26,886 research outputs found

    Odd-parity topological superconductor with nematic order: Application to CuxBi2Se3

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    CuxBi2Se3 was recently proposed as a promising candidate for time-reversal-invariant topological superconductors[1]. In this work, we argue that the unusual anisotropy of the Knight shift observed by Zheng[2], taken together with specific heat measurements, provides strong support for an unconventional odd-parity pairing in the two-dimensional E_u representation of the D3d crystal point group[1], which spontaneously breaks the three-fold rotational symmetry of the crystal, leading to a subsidiary nematic order. We predict that the spin-orbit interaction associated with hexagonal warping plays a crucial role in pinning the two-component order parameter and makes the superconducting state fully-gapped, leading to a topological superconductor. Experimental signatures of the E_u pairing related to the nematic order are discussed.Comment: accepted by Phys. Rev. B Rapid Communicatio

    Parity-breaking phases of spin-orbit-coupled metals with gyrotropic, ferroelectric and multipolar orders

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    We study Fermi liquid instabilities in spin-orbit-coupled metals with inversion symmetry. By introducing a canonical basis for the doubly degenerate Bloch bands in momentum space, we derive the general form of interaction functions. A variety of time-reversal-invariant, parity-breaking phases is found, whose Fermi surface is spontaneously deformed and spin-split. In terms of symmetry, these phases possess gyrotropic, ferroelectric and multipolar orders. The ferroelectric and multipolar phases are accompanied by structural distortions, from which the electronic orders can be identified. The gyrotropic phase exhibits a unique nonlinear optical property. Based on recent experiments, we identify several interesting quantum materials including pyrochlore oxides, which show evidence of these parity breaking orders.Comment: 5 page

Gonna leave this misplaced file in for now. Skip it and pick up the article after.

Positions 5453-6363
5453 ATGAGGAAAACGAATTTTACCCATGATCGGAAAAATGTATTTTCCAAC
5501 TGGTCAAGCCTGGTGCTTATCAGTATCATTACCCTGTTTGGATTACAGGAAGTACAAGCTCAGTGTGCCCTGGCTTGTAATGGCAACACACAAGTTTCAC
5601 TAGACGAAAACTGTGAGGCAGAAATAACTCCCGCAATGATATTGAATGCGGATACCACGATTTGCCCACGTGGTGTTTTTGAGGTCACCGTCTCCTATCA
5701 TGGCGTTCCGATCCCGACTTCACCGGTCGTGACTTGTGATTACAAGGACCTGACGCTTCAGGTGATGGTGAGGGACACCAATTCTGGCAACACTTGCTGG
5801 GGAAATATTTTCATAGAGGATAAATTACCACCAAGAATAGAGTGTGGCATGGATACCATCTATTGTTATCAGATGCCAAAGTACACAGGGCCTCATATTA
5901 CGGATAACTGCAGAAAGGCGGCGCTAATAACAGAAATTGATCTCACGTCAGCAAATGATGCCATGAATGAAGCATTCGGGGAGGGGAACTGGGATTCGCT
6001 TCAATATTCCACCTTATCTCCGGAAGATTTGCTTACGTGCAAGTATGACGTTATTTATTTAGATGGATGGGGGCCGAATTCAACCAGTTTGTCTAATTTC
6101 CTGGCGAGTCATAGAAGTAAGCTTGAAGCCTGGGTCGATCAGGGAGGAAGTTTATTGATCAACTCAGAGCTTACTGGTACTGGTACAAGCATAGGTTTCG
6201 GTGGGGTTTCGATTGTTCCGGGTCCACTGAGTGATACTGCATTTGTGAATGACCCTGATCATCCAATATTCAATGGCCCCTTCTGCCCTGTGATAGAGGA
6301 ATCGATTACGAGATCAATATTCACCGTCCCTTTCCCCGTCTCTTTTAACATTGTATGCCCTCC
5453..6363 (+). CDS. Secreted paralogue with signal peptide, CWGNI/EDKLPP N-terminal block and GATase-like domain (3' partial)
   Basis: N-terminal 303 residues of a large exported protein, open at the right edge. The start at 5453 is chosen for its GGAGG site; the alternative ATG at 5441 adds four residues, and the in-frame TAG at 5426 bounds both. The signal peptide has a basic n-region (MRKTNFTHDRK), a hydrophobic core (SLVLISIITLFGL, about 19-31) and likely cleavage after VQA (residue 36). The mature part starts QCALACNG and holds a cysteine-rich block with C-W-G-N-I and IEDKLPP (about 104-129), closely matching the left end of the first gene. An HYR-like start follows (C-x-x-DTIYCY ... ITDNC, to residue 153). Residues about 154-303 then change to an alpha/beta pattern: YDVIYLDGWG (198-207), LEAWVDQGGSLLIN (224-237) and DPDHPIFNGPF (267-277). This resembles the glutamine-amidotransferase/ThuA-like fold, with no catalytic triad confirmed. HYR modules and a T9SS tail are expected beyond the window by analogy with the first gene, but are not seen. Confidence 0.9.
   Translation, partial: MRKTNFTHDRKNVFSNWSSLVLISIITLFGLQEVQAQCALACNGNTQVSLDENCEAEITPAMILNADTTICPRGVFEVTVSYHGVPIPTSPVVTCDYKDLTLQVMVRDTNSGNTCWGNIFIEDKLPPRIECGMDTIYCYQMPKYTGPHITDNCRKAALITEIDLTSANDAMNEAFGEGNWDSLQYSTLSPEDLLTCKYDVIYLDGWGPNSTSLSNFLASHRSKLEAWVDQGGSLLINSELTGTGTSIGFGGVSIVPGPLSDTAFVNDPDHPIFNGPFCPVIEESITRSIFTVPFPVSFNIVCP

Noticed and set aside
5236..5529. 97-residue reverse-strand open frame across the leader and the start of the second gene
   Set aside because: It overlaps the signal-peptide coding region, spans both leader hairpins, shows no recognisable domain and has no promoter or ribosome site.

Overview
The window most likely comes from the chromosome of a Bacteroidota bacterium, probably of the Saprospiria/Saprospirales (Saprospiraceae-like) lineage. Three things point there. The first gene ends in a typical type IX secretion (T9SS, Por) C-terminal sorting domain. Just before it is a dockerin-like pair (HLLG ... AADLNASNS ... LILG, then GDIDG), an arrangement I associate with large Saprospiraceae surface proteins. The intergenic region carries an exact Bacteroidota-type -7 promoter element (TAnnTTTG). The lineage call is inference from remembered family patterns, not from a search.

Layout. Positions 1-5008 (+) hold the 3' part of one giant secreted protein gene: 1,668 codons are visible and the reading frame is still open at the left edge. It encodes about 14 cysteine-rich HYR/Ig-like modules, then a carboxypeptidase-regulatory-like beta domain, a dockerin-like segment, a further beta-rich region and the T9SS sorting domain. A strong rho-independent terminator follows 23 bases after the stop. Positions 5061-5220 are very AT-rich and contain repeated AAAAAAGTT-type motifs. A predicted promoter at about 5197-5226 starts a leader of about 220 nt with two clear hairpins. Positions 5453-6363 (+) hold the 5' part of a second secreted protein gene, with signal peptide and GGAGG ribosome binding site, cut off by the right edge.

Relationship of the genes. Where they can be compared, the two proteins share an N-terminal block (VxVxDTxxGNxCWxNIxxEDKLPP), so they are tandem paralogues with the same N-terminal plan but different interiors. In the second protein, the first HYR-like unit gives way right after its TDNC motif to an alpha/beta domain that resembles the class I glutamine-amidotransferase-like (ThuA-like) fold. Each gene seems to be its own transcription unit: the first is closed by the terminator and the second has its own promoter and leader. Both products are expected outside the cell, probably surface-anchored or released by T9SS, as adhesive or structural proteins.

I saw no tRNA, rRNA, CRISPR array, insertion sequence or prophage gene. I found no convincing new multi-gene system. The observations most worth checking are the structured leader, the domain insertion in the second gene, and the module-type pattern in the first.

Topological Crystalline Insulators

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    The recent discovery of topological insulators has revived interest in the topological properties of insulating band structures. In this work, we extend the topological classification of insulating band structures to include certain point group symmetry of crystals. We find a class of three-dimensional "topological crystalline insulators" which have metallic surface states on certain high symmetry crystal surfaces. These topological crystalline insulators can be viewed as the counterpart of topological insulators in materials without spin-orbit coupling. Their surface states have quadratic band degeneracy instead of linear Dirac dispersion. Their band structures are characterized by new Z2 invariants. We hope this work will enlarge the family of topological phases in band insulators and stimulate the search for them in real materials.Comment: published version, added an appendix on the stability of surface state

    Majorana Superconducting Qubit

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    We propose a platform for universal quantum computation that uses conventional ss-wave superconducting leads to address a topological qubit stored in spatially separated Majorana bound states in a multi-terminal topological superconductor island. Both the manipulation and read-out of this "Majorana superconducting qubit" are realized by tunnel couplings between Majorana bound states and the superconducting leads. The ability of turning on and off tunnel couplings on-demand by local gates enables individual qubit addressability while avoiding cross-talk errors. By combining the scalability of superconducting qubit and the robustness of topological qubits, the Majorana superconducting qubit may provide a promising and realistic route towards quantum computation

    Topological Crystalline Insulators and Topological Superconductors: From Concepts to Materials

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    In this review, we discuss recent progress in the explorations of topological materials beyond topological insulators; specifically, we focus on topological crystalline insulators and bulk topological superconductors. The basic concepts, model Hamiltonians, and novel electronic properties of these new topological materials are explained. The key role of symmetries that underlie their topological properties is elucidated. Key issues in their materials realizations are also discussed.Comment: 27 pages, 5 figures, 150 references; invited review article to be published in Annual Review of Condensed Matter Physics, Volume
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